Monsoon eye care: Tips to stay away from infections and irritation this rainy season

Monsoon is the perfect time for making a splash in the rain but this is also the time when eye-related problems plague most people. No matter how aware you are, someone or the other around you will go, pick up an eye infection and pass it on to you and kids, in particular, need to be taught proper hygiene, else they will spread the disease.

If you wake up to puffy, red eyes or itchiness then the chances are you could be infected with vision related problems. As it is called, prevention is better than cure hence, a little care of your eyes can go a long way in preventing infections and keep your eyes healthy so that you can enjoy the monsoon season.

In an interview with HT Lifestyle, Dr Julie, Consultant- Anterior Segment and Glaucoma at Dr Shroff Charity Eye Hospital, shared, “Monsoon comes with high levels of humidity which is the primary reason for many eye infections like allergies, conjunctivitis (Eye flu), stye and corneal ulcers. So proper eye care precautions should be a priority during monsoons which are usually based on hygiene.”

She advised, “Both children and adults should avoid touching their eyes without washing their hands. One should be careful in public places like swimming pools/water parks as they are known to be the breeding grounds for many infections. People who have red eyes should avoid going to these areas to prevent the spread of infection. Also, avoid sharing personal hygiene items like handkerchiefs, towels and napkins to prevent transmission of infection. Protective goggles and sunglasses are recommended.”

Dr Julie cautioned, “Children should avoid jumping in puddles and water-logged areas as they might accidentally splash water into their eyes which may contain many bacteria, viruses and fungus. In case of redness, irritation, itching, painful lump on eyelid (stye) it is advisable to consult an ophthalmologist and avoid self-medication with over-the-counter drugs as they may contain steroids which may be harmful.”

She recommended, “Due to the soggy and moist conditions, store your eye make ups in dry and cool places and remember to wash your brush applicators after every use as they can transfer microorganisms into a product in the rainy season. In case of contact lens use, it is advisable to keep your contact lens clean and change the contact lens solution frequently. We should avoid too much screen time as they cause dry eye-related problems. It is important to make a visit to the park, outdoor in crowded places and enjoy the rains.”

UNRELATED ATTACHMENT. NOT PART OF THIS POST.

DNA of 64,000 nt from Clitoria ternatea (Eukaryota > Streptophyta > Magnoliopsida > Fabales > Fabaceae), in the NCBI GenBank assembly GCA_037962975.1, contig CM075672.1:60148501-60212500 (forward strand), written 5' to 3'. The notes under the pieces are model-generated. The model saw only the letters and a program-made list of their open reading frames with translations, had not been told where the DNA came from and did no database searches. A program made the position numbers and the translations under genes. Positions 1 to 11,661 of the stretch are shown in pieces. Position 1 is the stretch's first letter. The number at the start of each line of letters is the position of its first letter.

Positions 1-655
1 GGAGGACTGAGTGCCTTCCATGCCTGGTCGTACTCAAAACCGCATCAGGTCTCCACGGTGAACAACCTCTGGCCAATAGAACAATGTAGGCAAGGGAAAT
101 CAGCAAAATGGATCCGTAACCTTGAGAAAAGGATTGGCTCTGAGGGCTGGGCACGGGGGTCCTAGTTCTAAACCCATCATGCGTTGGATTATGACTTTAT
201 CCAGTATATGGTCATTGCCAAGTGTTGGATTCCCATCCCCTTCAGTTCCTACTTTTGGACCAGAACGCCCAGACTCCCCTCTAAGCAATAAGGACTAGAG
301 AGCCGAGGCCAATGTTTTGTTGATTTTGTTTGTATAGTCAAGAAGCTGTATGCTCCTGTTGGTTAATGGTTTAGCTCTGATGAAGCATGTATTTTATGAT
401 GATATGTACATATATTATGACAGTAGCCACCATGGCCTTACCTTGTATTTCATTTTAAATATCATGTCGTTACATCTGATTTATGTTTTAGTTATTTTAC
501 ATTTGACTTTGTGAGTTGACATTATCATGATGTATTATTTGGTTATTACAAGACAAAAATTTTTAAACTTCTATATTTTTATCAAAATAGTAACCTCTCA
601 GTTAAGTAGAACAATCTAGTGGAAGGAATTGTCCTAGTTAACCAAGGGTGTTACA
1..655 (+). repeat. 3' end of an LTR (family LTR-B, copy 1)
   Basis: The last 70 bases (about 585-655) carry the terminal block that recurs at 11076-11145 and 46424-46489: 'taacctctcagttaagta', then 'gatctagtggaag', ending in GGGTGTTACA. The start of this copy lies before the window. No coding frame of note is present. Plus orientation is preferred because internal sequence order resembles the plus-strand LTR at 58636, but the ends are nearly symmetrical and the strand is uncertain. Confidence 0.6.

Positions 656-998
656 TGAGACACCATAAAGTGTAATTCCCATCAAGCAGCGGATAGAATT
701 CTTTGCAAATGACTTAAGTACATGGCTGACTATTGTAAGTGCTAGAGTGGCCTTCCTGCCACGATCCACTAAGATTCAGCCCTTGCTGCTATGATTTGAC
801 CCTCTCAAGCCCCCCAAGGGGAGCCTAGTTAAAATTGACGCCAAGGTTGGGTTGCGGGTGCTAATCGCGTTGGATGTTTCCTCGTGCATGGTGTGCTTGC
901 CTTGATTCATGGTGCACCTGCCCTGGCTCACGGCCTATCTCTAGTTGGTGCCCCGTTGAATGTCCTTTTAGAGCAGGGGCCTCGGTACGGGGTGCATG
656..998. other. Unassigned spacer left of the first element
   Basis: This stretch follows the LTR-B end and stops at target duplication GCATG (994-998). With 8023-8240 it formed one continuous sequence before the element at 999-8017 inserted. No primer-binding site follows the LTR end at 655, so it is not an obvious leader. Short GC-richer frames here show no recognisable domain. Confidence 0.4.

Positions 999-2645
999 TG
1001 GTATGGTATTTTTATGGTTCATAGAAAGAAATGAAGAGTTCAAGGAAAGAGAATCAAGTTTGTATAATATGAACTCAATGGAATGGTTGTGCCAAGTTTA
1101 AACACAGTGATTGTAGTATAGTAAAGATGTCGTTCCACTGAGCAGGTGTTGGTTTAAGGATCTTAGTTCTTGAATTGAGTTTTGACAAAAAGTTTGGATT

Adding to the list of monsoon eye care tips to stay away from infections and irritation or keep eye infections at bay this rainy season, Dr Kamal B Kapur, Medical Director and Co-Founder of Sharp Sight Eye Hospitals, suggested:

1. Don’t touch/rub your eyes with dirty hands. Wash your hands frequently.

2. Keep children away from puddles and waterlogged areas. Kids often like to have fun in or around such places but they are highly bacteria prone and can infect our eyes.

3. If you get drenched in the rain, remember to wash your eyes with clean water and pat dry the sides of your eyes ASAP.

4. High humidity in monsoon causes a lot of sweating. Never do a mistake of wiping your face especially the area around eyes with a handkerchief because it’s usually not that clean. Use a tissue paper instead.

5. Don’t share your eyecare belongings like contact lens solutions/containers, towels, and handkerchiefs with others.

6. If you wear contact lenses, clean them thoroughly and try not to use them when you have an eye infection.

7. Avoid eye makeup when you have an eye infection.

8. Wear sunglasses or caps when you go outside.

9. When going for a swim, see that the swimming pool and the area around it is absolutely clean as bacterial infections lurk around unhygienic pools multi-fold during monsoon.

Meanwhile, in spite of all the possible measures if you still notice any symptoms of an eye infection, please don’t self medicate by going to the chemist and asking for eye drops. Go and see an ophthalmologist.


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